The Australian Marriage Law Survey is well underway, with registered Australian voters being asked one simple question: ‘Should the law be changed to allow same-sex couples to marry?’
As an Australian citizen in the UK, for equal legal rights and based on the principle of equality, I will be voting ‘Yes’.
This is just one way I want to Come Out For LGBT.
Currently, under Australian law, section 5 of the Marriage Act (Cth) 1961 defines marriage as ‘the union of a man and a woman to the exclusion of all others’. This definition not only denies same-sex couples the right to marry, but also denies trans people who are already married and transition the right to amend their birth certificate whilst remaining married.
Stonewall’s mission is to let all lesbian, gay, bi and trans people, here and abroad, know they’re not alone. And for that reason, I choose to Come Out For LGBT for the LGBT communities in Australia during this crucial debating time for marriage equality down under!
As an Australian man who is already married to his same-sex partner, no day has been more incredible than the day my husband and myself stood before loved ones, exchanged rings and spoke our vows.
While my husband’s country of origin accepts and recognises our marriage, unfortunately, my country of origin currently does not.
While my husband’s country of origin, France, accepts and recognises our marriage, unfortunately, my country of origin currently does not. So I feel very privileged to have had the chance to marry.
My lesbian younger sister and partner, who are both Australian, simply don’t have the same rights afforded to me under French law by falling head over baguettes for a Frenchman. Nor does my gay uncle (or "guncle") have those very same rights if he chooses one day to marry his long-term partner.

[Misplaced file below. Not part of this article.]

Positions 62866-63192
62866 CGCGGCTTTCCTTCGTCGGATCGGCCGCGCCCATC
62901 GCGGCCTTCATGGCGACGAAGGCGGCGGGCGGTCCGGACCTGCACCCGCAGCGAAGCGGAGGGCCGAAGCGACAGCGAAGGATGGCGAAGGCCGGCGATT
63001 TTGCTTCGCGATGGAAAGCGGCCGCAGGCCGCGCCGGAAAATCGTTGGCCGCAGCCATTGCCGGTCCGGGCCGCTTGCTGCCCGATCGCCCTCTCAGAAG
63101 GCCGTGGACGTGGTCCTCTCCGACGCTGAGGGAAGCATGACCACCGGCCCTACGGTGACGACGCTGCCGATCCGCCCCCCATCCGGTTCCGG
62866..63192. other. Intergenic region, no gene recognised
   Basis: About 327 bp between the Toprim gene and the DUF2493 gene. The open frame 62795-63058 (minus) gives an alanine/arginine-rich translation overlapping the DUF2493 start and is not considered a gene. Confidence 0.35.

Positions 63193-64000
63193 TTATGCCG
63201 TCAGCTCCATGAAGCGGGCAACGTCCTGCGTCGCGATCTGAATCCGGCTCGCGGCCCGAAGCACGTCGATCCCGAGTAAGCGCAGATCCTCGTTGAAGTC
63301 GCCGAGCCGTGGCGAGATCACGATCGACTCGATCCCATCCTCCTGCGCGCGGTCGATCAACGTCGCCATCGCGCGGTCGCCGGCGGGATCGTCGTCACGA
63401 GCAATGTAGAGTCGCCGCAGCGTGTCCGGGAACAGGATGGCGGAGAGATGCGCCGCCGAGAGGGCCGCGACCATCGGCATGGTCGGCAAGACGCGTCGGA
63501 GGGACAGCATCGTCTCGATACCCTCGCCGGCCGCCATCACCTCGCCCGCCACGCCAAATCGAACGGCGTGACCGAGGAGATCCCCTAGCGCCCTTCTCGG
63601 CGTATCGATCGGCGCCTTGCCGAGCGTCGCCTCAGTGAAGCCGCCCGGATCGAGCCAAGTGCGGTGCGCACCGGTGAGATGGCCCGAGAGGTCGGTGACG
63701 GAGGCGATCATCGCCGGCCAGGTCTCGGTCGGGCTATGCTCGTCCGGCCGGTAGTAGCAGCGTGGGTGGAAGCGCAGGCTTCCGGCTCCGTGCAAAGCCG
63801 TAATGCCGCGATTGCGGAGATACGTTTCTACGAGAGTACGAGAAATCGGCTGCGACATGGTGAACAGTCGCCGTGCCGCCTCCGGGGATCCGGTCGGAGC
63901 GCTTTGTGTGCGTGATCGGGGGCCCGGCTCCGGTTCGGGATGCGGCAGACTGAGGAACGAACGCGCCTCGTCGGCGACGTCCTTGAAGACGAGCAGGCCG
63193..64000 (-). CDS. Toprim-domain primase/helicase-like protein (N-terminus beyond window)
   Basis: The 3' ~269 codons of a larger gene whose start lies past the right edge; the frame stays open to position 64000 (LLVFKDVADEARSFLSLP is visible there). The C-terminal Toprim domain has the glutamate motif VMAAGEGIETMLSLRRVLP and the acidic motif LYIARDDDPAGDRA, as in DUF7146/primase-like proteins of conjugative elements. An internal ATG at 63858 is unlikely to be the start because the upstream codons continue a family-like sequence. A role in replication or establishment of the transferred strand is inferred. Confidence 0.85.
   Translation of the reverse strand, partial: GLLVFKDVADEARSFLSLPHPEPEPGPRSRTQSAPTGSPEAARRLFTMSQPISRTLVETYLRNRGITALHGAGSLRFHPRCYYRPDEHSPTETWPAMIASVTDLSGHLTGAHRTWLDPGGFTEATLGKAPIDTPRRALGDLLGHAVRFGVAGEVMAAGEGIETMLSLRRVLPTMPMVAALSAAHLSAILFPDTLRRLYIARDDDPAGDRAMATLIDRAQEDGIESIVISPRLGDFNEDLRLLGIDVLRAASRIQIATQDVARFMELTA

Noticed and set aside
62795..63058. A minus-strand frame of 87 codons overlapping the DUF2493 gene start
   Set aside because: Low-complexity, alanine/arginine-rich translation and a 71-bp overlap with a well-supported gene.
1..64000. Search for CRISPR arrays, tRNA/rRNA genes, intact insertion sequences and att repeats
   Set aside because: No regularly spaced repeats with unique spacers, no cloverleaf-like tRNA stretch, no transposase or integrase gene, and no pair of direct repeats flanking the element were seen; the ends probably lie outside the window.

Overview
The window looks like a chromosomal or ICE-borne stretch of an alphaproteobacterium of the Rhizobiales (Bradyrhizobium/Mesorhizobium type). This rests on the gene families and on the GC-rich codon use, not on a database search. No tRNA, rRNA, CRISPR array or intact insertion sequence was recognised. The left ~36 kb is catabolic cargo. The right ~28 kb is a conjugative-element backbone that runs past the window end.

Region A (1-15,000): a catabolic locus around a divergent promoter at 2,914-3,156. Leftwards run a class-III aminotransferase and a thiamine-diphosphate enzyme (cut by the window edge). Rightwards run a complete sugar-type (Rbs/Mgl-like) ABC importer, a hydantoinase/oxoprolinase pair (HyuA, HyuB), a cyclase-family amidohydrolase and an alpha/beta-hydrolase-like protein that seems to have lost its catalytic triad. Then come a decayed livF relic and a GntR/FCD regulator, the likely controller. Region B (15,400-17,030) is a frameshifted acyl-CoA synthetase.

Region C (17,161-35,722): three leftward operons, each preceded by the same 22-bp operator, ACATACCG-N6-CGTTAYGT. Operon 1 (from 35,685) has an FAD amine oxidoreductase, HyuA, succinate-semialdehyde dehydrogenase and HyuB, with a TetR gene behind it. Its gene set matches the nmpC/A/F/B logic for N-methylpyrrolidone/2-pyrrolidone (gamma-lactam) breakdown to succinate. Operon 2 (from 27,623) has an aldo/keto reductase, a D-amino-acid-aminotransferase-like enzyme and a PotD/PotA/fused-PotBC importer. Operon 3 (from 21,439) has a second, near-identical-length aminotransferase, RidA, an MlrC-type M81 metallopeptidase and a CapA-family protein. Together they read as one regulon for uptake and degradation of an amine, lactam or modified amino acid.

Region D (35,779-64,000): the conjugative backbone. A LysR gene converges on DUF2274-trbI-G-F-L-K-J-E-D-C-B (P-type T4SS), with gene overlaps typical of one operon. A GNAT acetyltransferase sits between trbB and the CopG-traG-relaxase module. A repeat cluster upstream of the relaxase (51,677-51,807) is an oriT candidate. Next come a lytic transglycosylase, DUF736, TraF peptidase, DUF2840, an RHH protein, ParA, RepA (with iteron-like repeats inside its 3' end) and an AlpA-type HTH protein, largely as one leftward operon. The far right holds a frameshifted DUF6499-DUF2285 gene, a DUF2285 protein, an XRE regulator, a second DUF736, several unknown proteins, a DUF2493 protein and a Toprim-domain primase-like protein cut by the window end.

I am hopeful that come the 15 November, the result from this postal survey will be a majority ‘Yes’. And that the Australian government and parliament will then act upon this non-legally binding survey, and respect the voices of Australia enough to legislate long overdue changes to the current Marriage Act.
I would love to be able to attend my sister’s wedding and my "guncle’s" wedding one day in the country that I grew up in, and still in my heart call home (no pressure guys!). I would also love for my French marriage with my husband to be recognised under Australian law.
To Come Out for LGBT does not necssarily mean you have to do something complicated. For me, it can simply mean being open enough to see how your decisions can impact on other people’s lives.
To Come Out for LGBT does not necessarily mean you have to do something complicated. For me, it can simply mean being open enough to see how your decisions can impact on other people’s lives.
If you’re an overseas registered Australian voter like me living in the UK, you should have received the same letter I received from the Australian Bureau of Statistics, informing you that from 25 September you will be able to vote online or by phone in this survey.
I urge you to Come Out for LGBT and vote ‘Yes’ for marriage equality.